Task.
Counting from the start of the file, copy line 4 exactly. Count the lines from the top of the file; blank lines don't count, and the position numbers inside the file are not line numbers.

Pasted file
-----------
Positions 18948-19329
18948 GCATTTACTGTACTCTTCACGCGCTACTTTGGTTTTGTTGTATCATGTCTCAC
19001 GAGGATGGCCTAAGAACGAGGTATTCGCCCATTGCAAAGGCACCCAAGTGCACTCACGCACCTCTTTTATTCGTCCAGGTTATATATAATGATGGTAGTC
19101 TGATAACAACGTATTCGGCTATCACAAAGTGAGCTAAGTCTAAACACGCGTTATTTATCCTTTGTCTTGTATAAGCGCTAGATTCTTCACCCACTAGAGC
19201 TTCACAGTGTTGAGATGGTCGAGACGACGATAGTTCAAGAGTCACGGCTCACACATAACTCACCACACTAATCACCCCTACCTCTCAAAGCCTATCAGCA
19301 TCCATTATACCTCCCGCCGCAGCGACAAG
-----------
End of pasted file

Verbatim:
19101 TGATAACAACGTATTCGGCTATCACAAAGTGAGCTAAGTCTAAACACGCGTTATTTATCCTTTGTCTTGTATAAGCGCTAGATTCTTCACCCACTAGAGC